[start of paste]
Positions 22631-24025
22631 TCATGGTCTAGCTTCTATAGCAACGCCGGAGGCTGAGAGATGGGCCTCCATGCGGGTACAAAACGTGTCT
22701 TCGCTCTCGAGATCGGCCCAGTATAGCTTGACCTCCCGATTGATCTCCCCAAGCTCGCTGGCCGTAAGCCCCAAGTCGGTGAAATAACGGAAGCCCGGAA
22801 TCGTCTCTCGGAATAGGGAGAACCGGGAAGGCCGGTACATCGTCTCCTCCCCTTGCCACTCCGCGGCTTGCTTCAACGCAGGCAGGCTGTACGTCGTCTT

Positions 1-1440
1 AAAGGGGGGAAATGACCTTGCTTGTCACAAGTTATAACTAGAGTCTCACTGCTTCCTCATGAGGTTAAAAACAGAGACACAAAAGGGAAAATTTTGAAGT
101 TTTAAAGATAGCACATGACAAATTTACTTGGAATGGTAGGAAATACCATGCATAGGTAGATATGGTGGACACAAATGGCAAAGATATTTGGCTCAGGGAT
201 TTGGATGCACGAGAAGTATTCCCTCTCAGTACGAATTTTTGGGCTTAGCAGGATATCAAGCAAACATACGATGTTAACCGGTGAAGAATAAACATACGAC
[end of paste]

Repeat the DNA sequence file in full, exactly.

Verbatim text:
Positions 22631-24025
22631 TCATGGTCTAGCTTCTATAGCAACGCCGGAGGCTGAGAGATGGGCCTCCATGCGGGTACAAAACGTGTCT
22701 TCGCTCTCGAGATCGGCCCAGTATAGCTTGACCTCCCGATTGATCTCCCCAAGCTCGCTGGCCGTAAGCCCCAAGTCGGTGAAATAACGGAAGCCCGGAA
22801 TCGTCTCTCGGAATAGGGAGAACCGGGAAGGCCGGTACATCGTCTCCTCCCCTTGCCACTCCGCGGCTTGCTTCAACGCAGGCAGGCTGTACGTCGTCTT

Positions 1-1440
1 AAAGGGGGGAAATGACCTTGCTTGTCACAAGTTATAACTAGAGTCTCACTGCTTCCTCATGAGGTTAAAAACAGAGACACAAAAGGGAAAATTTTGAAGT
101 TTTAAAGATAGCACATGACAAATTTACTTGGAATGGTAGGAAATACCATGCATAGGTAGATATGGTGGACACAAATGGCAAAGATATTTGGCTCAGGGAT
201 TTGGATGCACGAGAAGTATTCCCTCTCAGTACGAATTTTTGGGCTTAGCAGGATATCAAGCAAACATACGATGTTAACCGGTGAAGAATAAACATACGAC